Chemical Safety Receives an Overhaul: TSCA Reform Has Arrived

chemical safety
What can companies do to prepare for upcoming chemical safety changes caused by the overhauled Toxic Substances Control Act?
Image source: Flickr CC user John Bell

It may be hard to believe, but 2016 marks the 40th anniversary of when the Toxic Substance Control Act (TSCA) was first passed. Meant to regulate both new and existing chemicals, it’s faced several criticisms over the years—namely that it doesn’t do enough. In fact, a 2014 chemical spill in Elk River, West Virginia, exposed weaknesses in the chemical safety legislation and led to concerted efforts to update the act.

It’s regrettable that it took a disaster for overhaul support to gain momentum. Since its passage in 1976, the act has never been updated. Many people who’ve handled the toxic substances the legislation is meant to regulate—myself included—are younger than the law itself. To say these efforts are long past due is an understatement.

Last year saw considerable movement in efforts to reform the TSCA. With both the House and the Senate coming up with proposals, the end result was inevitable. In December, the Senate voted to approve their version of the reform bill.1 The Senate bill requires that the EPA set clear guidelines for assessing the potential risks of hazardous chemicals. It also increases the number of substances that will be reviewed by regulators.

Companies Can Prepare for Chemical Safety Changes

The aftermath of the West Virginia chemical spill left many people scared and distrustful of companies handling these potentially dangerous materials. I can’t say I blame them. No one wants to hear that hazardous chemicals leaked into their public water supply, and that officials and experts don’t actually know much about them.2 That’s the absolute worst case scenario and one that TSCA reform proponents hope to prevent in the future.

So what’s next for TSCA reform? Since the House already voted to approve their version of a reform bill, it will need to merge with the Senate’s proposal. And even though we typically associate Congress with slow decision-making, the chair of the Senate Environment and Public Works Committee already announced his intention to push the legislation along. Reconciliation of the two bills could come as early as this month.3 The speed at which Congress plans to move the legislation along says a lot about how much they’re prioritizing the overhaul. Who knows? We might even see it signed into law by the President later this year.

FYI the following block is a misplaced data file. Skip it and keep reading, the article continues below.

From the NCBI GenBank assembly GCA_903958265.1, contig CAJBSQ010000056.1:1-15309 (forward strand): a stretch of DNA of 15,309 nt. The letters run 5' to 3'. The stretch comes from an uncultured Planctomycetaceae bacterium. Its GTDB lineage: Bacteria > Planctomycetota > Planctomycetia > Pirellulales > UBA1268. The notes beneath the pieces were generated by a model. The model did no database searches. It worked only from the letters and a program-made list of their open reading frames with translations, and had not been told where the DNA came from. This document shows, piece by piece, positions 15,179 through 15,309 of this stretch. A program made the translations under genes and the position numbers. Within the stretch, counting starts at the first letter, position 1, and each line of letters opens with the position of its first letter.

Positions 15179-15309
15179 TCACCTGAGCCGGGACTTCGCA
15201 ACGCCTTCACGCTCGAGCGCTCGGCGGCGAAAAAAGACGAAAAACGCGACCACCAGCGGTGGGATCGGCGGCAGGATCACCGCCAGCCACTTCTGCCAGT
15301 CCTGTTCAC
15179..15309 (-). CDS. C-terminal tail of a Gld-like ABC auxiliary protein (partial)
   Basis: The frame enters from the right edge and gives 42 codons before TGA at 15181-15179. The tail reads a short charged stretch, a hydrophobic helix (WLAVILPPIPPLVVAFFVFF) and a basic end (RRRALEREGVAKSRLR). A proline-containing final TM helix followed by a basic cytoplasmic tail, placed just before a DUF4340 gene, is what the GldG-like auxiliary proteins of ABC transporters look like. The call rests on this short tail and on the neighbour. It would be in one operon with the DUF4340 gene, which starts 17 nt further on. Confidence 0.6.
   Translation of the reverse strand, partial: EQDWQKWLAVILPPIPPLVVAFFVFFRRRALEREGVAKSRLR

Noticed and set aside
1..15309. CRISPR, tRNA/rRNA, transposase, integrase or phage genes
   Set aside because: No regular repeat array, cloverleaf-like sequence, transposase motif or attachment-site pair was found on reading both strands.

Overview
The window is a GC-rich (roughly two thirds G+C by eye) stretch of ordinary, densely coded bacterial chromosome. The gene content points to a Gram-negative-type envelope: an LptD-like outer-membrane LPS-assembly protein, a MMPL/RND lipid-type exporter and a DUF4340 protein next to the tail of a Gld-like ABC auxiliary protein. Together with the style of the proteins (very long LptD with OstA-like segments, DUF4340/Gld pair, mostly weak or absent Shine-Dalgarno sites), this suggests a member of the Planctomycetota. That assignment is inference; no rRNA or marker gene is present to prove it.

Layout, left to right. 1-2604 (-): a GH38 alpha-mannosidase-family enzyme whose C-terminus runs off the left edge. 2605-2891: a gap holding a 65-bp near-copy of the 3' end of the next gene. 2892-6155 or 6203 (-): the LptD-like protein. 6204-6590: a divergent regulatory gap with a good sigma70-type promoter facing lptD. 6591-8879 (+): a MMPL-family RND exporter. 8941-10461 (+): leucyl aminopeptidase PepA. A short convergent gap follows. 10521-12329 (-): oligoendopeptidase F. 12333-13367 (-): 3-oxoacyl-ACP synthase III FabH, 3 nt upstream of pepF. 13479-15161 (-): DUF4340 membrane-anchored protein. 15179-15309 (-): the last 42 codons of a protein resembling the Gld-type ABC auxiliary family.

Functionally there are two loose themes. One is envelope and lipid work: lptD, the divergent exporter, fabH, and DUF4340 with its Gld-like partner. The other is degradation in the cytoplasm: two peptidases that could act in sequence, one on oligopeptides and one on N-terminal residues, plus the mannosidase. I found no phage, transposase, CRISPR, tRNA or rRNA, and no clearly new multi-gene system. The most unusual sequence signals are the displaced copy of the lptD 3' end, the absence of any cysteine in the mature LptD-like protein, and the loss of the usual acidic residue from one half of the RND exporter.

In the meantime, though, companies don’t have to just stand by and wait for change to be enacted. We’ve seen the details of the proposals hashed out for the past year. There are no surprises. To ease the transition presented by a chemical safety overhaul of this magnitude, firms can prepare in the following ways:

  • Chemical Inventory – Taking a complete inventory of chemicals used by your firm, their respective amounts, and their exact locations will aid in future compliance and meeting regulatory standards. If updated regulations should affect existing chemicals in use, a company can determine whether it’s in their inventory and locate it in a snap.
  • Safety Procedures – Companies should confirm that they’re following the most up-to-date chemical safety protocols for the chemicals in their inventory. Are the substances stored in the correct containers? Are employees trained properly in how to handle them?
  • Hazard Communication Standard – Organizations need to ensure that they have a written plan in place listing steps to follow should the worst case scenario occur. Is there a protocol for how to dispose of a chemical safely? How about in the case of a spill? If someone is exposed, what potential adverse effects do they need to be aware of?

A chemical safety overhaul of this size is sure to cause growing pains for many companies. It’s been a long time since a reform bill has affected this many industries. Nevertheless, companies can prepare themselves for inevitable change in a variety of ways. BIOVIA CISPro is a management system that helps organizations handle their chemical inventory safely and effectively. Built-in tools allow users to track chemicals via barcode technology. Its digital platform transitions facilities from dusty paper binders to centralized software that lets people access up-to-date chemical safety information about storage, handling and potential hazards from anywhere. If your firm would like to prepare for regulatory chemical safety changes by updating your chemical management system, please contact us today to learn more about BIOVIA CISPro.

  1. “Senate Votes to Overhaul Chemical Safety and Ban Beads in Beauty Products,” December 19, 2015, http://www.nytimes.com/2015/12/20/us/senate-votes-to-overhaul-chemical-safety-and-ban-beads-in-beauty-products.html?referer=https:/www.google.com/
  2. “Editorial: Legislation to regulate chemicals a step forward,” December 26, 2015, http://www.herald-dispatch.com/opinion/editorial-legislation-to-regulate-chemicals-a-step-forward/article_a77f28e1-386b-5849-b3ee-27a06e32c574.html
  3. “Inhofe Aims to Quickly Merge, Move TSCA Overhaul Bills,” January 13, 2016, http://www.bna.com/inhofe-aims-quickly-n57982066124/

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